Autoimmune Disease Management 101: Fighting Back

Hearing A Ringing In Your Ears After A Big Concert? Visit An Audiologist Now!

Rock concerts can be a fun experience, particularly if you have a strong emotional connection to the band or group that is playing. Unfortunately, there is a strong chance that you could actually seriously damage your hearing at this concert. As a result, it is important to visit an audiologist if you notice any symptoms of hearing loss.

Even One Concert Can Damage Your Hearing

Rock concerts typically top incredibly loud decibel levels and can last for hours at a time. Your ears are simply not designed to be exposed to that level of sustained sounds. As a result, it is possible that even one concert could cause some hearing damage or even permanent problems.

The severity of the problem will depend on the type of music played. For example, music like rock or metal are inherently louder and more likely to cause serious hearing problems. Folk and country shows are typically not as problematic. However, permanent hearing loss can occur after any of them and can be troubling to young people.

Hearing Loss Can Be A Major Issue

While we all experience hearing loss as we age, young people who suffer from severe hearing loss can find life very difficult. For example, they may struggle in their job because they cannot hear their boss or co-workers. Even worse, they could feel self-esteem issues that make it difficult for them to live their lives in a happy way.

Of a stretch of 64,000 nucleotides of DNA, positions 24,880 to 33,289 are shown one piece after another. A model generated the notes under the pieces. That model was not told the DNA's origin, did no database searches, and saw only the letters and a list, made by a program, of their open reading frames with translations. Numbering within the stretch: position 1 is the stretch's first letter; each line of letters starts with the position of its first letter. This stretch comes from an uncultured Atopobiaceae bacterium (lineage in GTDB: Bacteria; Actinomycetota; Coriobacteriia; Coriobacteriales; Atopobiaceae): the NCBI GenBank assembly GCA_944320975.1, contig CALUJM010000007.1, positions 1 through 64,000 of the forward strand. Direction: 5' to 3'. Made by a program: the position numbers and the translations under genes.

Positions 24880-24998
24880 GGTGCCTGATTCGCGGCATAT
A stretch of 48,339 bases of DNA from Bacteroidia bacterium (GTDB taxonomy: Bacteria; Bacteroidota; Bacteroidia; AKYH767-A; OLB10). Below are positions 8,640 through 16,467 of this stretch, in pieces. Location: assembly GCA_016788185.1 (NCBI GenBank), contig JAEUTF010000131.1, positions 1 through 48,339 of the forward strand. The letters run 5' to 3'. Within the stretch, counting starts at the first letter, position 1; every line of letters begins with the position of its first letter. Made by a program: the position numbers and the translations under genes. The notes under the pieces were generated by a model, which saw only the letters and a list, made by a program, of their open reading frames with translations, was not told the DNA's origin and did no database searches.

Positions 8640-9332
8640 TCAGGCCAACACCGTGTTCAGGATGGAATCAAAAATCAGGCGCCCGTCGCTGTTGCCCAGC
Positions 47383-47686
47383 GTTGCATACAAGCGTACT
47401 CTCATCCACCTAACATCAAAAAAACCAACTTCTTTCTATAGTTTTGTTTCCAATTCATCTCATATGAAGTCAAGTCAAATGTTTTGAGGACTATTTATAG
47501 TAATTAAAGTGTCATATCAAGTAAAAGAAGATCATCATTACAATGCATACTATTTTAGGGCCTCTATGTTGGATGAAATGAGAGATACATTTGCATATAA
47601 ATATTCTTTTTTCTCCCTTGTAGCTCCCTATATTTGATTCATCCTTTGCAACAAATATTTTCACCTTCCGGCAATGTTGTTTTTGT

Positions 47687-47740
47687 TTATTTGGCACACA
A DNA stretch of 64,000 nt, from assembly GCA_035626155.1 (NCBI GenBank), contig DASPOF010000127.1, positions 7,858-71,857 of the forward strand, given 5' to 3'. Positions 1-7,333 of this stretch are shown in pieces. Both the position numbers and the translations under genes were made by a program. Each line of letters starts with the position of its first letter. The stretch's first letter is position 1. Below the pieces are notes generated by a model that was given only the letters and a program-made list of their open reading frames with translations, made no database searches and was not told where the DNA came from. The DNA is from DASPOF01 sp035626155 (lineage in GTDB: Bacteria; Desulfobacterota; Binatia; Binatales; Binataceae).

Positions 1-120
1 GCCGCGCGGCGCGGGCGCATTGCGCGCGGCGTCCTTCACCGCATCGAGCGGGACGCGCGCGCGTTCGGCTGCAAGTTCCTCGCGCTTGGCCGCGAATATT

As a result, it is important to take control of your hearing loss right away. The best way to do it is to visit an audiologist. These professionals have been trained to understand hearing issues and can take steps to ensure that they don't get worse.

How An Audiologist Can Help

An audiologist will give you several hearing tests after your rock concert and will gauge whether or not your hearing damage is permanent. They understand that these types of events can cause some temporary side effects and will typically schedule your appointment about a week or so after the concert to ensure your ears have time to recover.

If they notice any real symptoms of hearing loss or problems such as tinnitus (ringing in the ears), they will find a way to manage the situation. For example, they can identify frequencies that have caused you issues in the past and teach you how to avoid them in the future. They may even prescribe ear plugs or covers that you can use to avoid damage if you would like to attend more concerts.

Don't be ashamed to contact an audiologist if you think a loud rock concert has affected your hearing. It could help you spot a minor problem early on and find a way to manage it so that your hearing loss is minimized and under easier control.